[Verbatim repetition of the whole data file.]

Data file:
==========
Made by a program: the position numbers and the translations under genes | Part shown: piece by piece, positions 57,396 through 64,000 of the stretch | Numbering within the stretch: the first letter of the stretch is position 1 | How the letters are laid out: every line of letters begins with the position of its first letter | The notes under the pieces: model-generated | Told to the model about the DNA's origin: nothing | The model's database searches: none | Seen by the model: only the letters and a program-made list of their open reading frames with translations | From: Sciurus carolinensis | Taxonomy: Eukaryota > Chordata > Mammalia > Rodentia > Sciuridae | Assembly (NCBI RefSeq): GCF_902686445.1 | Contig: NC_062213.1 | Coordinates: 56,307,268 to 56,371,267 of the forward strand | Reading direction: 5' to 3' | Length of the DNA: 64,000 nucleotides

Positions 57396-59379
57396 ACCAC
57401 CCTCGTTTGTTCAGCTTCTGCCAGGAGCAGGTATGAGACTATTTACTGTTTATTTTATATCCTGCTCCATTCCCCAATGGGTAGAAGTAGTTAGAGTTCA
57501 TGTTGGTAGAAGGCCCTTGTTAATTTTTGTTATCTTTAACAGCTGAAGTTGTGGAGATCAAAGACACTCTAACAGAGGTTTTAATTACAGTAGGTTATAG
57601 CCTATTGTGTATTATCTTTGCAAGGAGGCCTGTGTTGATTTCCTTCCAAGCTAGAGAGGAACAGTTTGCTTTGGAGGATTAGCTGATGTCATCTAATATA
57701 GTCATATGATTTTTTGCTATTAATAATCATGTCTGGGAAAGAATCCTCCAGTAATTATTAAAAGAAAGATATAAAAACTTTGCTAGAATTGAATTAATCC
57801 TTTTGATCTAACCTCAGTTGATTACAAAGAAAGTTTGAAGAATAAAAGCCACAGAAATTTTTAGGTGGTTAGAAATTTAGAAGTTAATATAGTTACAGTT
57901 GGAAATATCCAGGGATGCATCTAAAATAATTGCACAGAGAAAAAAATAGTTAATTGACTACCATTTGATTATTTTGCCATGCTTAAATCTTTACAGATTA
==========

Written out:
Made by a program: the position numbers and the translations under genes | Part shown: piece by piece, positions 57,396 through 64,000 of the stretch | Numbering within the stretch: the first letter of the stretch is position 1 | How the letters are laid out: every line of letters begins with the position of its first letter | The notes under the pieces: model-generated | Told to the model about the DNA's origin: nothing | The model's database searches: none | Seen by the model: only the letters and a program-made list of their open reading frames with translations | From: Sciurus carolinensis | Taxonomy: Eukaryota > Chordata > Mammalia > Rodentia > Sciuridae | Assembly (NCBI RefSeq): GCF_902686445.1 | Contig: NC_062213.1 | Coordinates: 56,307,268 to 56,371,267 of the forward strand | Reading direction: 5' to 3' | Length of the DNA: 64,000 nucleotides

Positions 57396-59379
57396 ACCAC
57401 CCTCGTTTGTTCAGCTTCTGCCAGGAGCAGGTATGAGACTATTTACTGTTTATTTTATATCCTGCTCCATTCCCCAATGGGTAGAAGTAGTTAGAGTTCA
57501 TGTTGGTAGAAGGCCCTTGTTAATTTTTGTTATCTTTAACAGCTGAAGTTGTGGAGATCAAAGACACTCTAACAGAGGTTTTAATTACAGTAGGTTATAG
57601 CCTATTGTGTATTATCTTTGCAAGGAGGCCTGTGTTGATTTCCTTCCAAGCTAGAGAGGAACAGTTTGCTTTGGAGGATTAGCTGATGTCATCTAATATA
57701 GTCATATGATTTTTTGCTATTAATAATCATGTCTGGGAAAGAATCCTCCAGTAATTATTAAAAGAAAGATATAAAAACTTTGCTAGAATTGAATTAATCC
57801 TTTTGATCTAACCTCAGTTGATTACAAAGAAAGTTTGAAGAATAAAAGCCACAGAAATTTTTAGGTGGTTAGAAATTTAGAAGTTAATATAGTTACAGTT
57901 GGAAATATCCAGGGATGCATCTAAAATAATTGCACAGAGAAAAAAATAGTTAATTGACTACCATTTGATTATTTTGCCATGCTTAAATCTTTACAGATTA